Notes from Every Minute Counts Part 1May 5, 2005
- By the end of the class period I will be able to identify the students who are able to meet the objectives.
- I will give no options for nonparticipation.
- I will allow students to make mistakes without fear of failure or embarrassment.
- I will encourage student interaction during a portion of each class period.
- I will explain how one assignment is related to the next.
- I will allow time for the students to practice each new concept before the end of the period.
- I will try to build student confidence and motivate the students to complete homework outside of class.
- I will devise techniques that will give me daily feedback on my success in teaching the students each concept.
The Art of Questioning – a “try-to” list
- Try to pause after asking a question.
- Try to avoid frequent questions which require only a yes or no answer.
- Try to avoid answering my own questions.
- Try to follow up student responses with the question “why?”
- Try to limit the use of questions which rely almost completely on memory.
- Try to avoid directing a question to a student for disciplinary reasons.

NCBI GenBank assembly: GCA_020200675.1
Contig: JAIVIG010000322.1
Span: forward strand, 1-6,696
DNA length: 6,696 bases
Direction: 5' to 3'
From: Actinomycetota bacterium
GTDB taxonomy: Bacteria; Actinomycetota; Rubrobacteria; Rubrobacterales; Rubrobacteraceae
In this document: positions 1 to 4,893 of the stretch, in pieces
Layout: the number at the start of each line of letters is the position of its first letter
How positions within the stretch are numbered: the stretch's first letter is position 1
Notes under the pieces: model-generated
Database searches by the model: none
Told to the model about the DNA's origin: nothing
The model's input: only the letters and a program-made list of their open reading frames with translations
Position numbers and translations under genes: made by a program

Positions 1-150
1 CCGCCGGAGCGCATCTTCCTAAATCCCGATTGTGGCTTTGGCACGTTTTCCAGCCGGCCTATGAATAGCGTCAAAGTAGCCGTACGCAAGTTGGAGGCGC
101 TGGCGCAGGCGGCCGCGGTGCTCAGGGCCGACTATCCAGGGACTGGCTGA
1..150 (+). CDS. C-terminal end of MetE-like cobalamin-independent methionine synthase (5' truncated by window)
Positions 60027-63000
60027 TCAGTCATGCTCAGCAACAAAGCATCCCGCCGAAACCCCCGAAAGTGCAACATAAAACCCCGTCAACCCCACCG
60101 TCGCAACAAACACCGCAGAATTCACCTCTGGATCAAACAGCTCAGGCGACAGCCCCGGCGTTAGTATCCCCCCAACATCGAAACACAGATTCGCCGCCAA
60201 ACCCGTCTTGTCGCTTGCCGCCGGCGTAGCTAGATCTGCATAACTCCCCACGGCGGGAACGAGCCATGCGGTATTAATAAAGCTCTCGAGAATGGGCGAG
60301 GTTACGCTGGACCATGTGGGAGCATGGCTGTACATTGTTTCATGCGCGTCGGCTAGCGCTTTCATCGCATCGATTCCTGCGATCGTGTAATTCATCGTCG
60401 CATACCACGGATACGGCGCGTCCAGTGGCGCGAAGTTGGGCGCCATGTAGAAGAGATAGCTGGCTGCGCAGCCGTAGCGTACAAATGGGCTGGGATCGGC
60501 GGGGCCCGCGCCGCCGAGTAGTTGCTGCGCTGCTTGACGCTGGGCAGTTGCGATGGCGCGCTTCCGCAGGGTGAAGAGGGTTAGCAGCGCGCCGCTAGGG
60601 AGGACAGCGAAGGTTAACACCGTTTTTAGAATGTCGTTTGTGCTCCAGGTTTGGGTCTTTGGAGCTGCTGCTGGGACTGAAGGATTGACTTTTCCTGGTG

- Try to avoid repeating a student’s answer.
- Try to follow up a student’s response by fielding it to the class or to another student for a reaction.
- Try to insist on attentiveness during question periods.
- Try to avoid giveaway facial expressions to student responses.
- Try to make it easy for students to ask a question at any time.
- Try to avoid asking questions that contain the answer.
- Try never to call on a particular student before asking the question. Also, try to avoid calling on a particular student immediately after asking a question.
- Try to ask questions that are open-ended.
- Try not to label the degree of difficulty of a question.
- Try to leave an occasional question unanswered at the end of the period.
- Try to replace lectures with a set of appropriate questions.
- Try to avoid asking for verbal group responses.
- Try to keep the students actively involved in the learning process.
Getting better student responses:
Students have pencil and scratch paper in front of them at all times. Then as I begin questioning I might say, for example, “On your paper, write the factors of 24.” Pause! “Show me what you have written.” I then circle around the room to spot-check answers. This gives me much more information than I would get by asking one student to respond to my question.